‘I view the hurtful messages as sadism’ – what it’s like to be Instagram famous


Making a career out of a hobby might look easy, but living the dream online comes at a cost. Six influencers reveal what it’s like to be a woman on Instagram, and the truth behind their artfully stylised feeds

Interviews and portraits by Sophie Wedgwood

In her 1970s book On Photography, Susan Sontag describes the role of the camera in everyday life as a means to construct “a portrait-chronicle of itself – a portable kit of images that bears witness to its connectedness”. She could, of course, be talking about Instagram in 2017, except that we are becoming increasingly less connected to the images themselves. Through filters, colour washes and crops, the images we post can be little more than projections of how we want to be seen by the outside world; an ideal self. And in many cases this image bears only a passing resemblance to the reality.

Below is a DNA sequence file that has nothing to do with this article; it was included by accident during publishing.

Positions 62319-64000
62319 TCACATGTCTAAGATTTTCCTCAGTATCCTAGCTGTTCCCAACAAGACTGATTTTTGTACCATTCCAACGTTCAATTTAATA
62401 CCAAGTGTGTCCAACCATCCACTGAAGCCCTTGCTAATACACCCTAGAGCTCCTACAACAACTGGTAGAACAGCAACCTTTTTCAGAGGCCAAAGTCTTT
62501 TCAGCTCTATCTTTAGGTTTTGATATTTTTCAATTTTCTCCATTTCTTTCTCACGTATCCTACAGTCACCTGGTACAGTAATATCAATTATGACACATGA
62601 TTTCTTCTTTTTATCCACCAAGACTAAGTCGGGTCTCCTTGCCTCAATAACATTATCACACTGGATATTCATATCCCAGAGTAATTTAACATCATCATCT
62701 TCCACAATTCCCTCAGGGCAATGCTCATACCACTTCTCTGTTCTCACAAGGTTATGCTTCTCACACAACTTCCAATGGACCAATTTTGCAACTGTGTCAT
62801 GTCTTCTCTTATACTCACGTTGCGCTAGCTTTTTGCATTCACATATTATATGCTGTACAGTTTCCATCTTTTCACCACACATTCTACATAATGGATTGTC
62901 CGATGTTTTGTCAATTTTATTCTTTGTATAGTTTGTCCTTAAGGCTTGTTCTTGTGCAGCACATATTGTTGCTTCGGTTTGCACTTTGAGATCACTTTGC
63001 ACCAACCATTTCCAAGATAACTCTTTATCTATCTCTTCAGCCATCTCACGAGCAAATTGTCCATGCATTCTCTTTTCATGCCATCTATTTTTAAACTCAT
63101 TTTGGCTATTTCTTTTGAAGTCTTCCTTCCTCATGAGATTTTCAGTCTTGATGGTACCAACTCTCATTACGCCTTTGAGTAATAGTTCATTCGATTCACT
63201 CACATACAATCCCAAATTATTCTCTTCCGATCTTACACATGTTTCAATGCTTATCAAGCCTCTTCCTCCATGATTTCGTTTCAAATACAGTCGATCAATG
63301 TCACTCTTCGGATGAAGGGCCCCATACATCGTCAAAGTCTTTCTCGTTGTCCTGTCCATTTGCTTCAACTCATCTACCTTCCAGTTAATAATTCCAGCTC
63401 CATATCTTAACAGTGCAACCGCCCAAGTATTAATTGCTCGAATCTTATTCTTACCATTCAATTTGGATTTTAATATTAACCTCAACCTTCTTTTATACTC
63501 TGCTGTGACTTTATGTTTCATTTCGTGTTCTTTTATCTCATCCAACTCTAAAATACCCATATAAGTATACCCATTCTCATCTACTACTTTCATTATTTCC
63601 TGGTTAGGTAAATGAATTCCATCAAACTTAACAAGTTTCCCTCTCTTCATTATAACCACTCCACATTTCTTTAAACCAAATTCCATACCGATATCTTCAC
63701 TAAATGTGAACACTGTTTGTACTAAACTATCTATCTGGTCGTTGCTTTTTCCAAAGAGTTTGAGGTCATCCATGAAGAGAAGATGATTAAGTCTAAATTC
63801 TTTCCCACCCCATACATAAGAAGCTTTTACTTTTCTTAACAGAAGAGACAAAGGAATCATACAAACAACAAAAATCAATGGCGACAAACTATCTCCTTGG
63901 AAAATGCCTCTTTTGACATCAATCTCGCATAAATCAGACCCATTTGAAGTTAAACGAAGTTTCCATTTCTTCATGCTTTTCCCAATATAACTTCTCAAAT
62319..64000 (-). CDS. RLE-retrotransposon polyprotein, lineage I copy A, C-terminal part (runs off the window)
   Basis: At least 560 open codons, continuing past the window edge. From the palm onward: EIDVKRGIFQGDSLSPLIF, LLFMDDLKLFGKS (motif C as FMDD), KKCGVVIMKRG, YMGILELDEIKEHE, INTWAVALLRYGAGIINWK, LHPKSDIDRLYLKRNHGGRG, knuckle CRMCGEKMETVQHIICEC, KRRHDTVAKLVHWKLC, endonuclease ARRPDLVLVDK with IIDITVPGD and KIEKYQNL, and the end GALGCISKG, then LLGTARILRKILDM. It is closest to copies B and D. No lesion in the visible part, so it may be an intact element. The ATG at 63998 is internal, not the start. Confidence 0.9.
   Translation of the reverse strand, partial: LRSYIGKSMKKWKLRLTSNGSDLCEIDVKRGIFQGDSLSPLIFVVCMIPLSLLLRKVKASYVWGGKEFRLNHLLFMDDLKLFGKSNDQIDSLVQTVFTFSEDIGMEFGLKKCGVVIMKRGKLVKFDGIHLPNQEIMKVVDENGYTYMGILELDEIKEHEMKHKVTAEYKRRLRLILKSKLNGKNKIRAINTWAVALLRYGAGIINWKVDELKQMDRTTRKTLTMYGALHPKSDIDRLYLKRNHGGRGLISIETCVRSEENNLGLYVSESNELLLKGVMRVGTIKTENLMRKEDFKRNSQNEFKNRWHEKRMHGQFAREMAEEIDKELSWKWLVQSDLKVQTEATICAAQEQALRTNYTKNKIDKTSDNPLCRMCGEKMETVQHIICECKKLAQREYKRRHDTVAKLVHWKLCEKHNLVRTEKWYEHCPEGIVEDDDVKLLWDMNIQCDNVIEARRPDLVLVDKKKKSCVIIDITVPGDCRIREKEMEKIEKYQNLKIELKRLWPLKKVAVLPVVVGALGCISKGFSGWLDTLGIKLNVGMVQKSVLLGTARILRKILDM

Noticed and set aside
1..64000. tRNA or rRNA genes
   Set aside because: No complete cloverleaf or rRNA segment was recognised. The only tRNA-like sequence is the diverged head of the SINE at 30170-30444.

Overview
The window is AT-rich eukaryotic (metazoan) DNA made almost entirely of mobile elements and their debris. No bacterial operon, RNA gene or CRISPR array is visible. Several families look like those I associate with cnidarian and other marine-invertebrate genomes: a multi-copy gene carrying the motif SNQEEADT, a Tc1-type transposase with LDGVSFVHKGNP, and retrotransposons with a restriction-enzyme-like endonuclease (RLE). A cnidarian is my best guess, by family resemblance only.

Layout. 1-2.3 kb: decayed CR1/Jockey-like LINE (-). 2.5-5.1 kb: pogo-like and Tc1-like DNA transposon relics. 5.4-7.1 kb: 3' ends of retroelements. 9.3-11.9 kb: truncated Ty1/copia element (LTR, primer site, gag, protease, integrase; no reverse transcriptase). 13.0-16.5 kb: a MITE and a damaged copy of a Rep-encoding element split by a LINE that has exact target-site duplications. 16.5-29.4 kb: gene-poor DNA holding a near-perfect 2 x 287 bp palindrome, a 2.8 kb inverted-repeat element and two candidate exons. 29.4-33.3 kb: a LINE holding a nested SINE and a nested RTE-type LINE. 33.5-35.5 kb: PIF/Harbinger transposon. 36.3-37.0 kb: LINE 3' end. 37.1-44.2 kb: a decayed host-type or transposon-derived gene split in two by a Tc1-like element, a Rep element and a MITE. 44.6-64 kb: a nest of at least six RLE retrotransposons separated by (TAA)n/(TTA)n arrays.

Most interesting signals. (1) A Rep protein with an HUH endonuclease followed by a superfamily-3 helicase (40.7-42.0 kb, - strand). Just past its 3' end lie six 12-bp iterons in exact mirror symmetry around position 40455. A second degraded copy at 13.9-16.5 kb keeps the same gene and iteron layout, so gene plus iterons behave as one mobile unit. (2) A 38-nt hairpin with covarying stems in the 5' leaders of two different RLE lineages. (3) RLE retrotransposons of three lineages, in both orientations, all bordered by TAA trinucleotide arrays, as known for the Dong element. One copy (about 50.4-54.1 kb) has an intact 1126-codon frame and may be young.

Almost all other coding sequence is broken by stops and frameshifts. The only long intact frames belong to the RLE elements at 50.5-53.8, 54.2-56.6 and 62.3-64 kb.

But what happens when Instagram becomes more than just a pastime? When it becomes a way to make a living? What happens when your followers start to objectify you, or your friends unfollow you because of what you post, or it starts to affect your mental health? What happens when you realise you’ve become “content”? Do you stop? Do you heck. From the biomedical scientist who tries to balance university life with makeup posts to the model who is asked to promote slimming pills, Instagram has a very real, often dark side. And these women should know. Morwenna Ferrier

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